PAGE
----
Are You At Risk?

When doctors talk about risk factors, they're describing situations that increase the likelihood that someone with those situations will develop a particular medical condition. For example, a family history of a particular disease may increase your chances of developing the disease. However, it's important to remember that having a particular risk factor doesn't mean you will definitely develop the corresponding medical condition. It does suggest that you pay close attention to your health and any changes.

Age and Gender
Previous cancer or breast disease
Certain fibrocystic changes
Family history
Environmental factors

While a great deal of attention about breast cancer is focused on the risk factors described here, you should know that between 85 and 90 percent of women who develop breast cancer do not have any risk factors. That's why it is so important for every woman to perform monthly breast self-exams and receive regular mammograms and physical exams.

Age and gender
Breast cancer risk increases with age, and women are much more likely to get breast disease than men (although men can suffer from cancers in this area).

Previous cancer or breast disease
A previous diagnosis of breast cancer increases the likelihood of future cancer. In addition, if you've been diagnosed with ductal or lobular cancer that is "in situ," you may be more likely to develop invasive cancer. Finally, woman who have or have had ovarian, colon or endometrial cancer may have a greater risk of developing breast cancer.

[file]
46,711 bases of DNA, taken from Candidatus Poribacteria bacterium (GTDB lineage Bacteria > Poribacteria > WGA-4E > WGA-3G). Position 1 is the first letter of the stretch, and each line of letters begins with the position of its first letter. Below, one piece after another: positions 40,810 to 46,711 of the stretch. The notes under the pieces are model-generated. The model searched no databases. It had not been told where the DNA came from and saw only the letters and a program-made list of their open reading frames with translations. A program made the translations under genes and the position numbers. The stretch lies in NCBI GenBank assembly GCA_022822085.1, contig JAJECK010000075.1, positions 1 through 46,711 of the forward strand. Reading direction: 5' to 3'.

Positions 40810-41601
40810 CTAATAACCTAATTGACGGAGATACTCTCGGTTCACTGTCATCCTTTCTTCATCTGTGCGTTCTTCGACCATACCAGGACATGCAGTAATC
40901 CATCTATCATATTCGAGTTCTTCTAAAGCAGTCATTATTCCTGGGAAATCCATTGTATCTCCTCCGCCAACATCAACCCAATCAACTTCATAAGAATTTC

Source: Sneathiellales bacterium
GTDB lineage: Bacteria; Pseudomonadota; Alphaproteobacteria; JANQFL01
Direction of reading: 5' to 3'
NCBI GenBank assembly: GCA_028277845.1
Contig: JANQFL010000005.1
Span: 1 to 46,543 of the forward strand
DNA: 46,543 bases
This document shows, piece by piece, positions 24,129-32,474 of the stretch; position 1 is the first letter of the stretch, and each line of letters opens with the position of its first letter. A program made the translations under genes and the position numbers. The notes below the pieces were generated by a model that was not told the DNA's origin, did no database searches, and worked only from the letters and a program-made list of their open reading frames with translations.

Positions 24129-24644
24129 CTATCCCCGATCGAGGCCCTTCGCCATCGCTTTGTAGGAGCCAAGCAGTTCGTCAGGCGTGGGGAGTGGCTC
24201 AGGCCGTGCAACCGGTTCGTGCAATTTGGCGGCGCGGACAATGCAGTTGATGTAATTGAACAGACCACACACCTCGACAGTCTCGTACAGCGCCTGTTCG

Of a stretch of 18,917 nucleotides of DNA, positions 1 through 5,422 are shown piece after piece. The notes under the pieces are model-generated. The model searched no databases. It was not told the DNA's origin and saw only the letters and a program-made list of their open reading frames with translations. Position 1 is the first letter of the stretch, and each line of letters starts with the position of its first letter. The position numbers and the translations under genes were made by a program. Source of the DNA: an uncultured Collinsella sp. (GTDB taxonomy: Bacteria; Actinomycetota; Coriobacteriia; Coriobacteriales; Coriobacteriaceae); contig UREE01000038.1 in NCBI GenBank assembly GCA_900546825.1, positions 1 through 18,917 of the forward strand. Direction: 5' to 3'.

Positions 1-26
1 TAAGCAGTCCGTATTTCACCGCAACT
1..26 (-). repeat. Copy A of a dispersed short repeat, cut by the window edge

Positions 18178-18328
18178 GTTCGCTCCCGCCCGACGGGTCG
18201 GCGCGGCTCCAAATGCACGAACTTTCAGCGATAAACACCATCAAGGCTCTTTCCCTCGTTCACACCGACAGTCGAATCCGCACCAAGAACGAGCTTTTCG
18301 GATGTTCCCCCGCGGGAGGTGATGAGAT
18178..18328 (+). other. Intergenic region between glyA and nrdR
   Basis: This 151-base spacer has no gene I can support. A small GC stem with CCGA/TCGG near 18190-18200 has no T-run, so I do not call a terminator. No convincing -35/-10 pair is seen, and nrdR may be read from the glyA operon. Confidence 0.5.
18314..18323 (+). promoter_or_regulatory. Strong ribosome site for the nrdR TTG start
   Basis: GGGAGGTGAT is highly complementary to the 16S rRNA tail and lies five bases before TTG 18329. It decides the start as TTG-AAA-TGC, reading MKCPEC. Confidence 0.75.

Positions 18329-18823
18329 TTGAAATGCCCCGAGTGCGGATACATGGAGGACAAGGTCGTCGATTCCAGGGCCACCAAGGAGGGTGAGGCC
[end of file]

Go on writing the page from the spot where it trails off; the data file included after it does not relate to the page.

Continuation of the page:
Certain fibrocystic changes
While most fibrocystic changes (a non-cancerous condition that causes lumps or painful cysts) don't increase the risk of breast cancer, changes that involve cellular atypia may do so.

Family history
Having a relative who had breast cancer doesn't automatically increase your risk. However, if two or more family members have had it, or if a close relative had cancer under age 40 or in both breasts, your risk may be somewhat higher. In addition, having family members who have or have had ovarian, colon or endometrial cancer may also increase the risk. Remember to consider both your mother and father's families when reviewing your family history.

Environmental factors
Because most women diagnosed with breast cancer have no family history of the disease, researchers believe that most cancers are strongly influenced by environmental factors. Some evidence suggests that high-fat, low-fiber diets may increase cancer risk, as may extensive radiation exposure at an early age.